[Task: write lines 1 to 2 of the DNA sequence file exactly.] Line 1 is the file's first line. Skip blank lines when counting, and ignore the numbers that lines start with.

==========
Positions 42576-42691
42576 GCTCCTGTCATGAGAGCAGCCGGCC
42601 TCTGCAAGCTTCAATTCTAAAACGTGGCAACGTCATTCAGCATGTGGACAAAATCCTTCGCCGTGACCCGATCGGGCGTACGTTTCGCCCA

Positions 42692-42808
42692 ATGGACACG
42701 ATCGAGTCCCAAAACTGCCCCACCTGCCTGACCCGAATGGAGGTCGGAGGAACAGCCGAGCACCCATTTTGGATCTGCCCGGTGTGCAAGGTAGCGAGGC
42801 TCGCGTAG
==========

Positions 42576-42691
42576 GCTCCTGTCATGAGAGCAGCCGGCC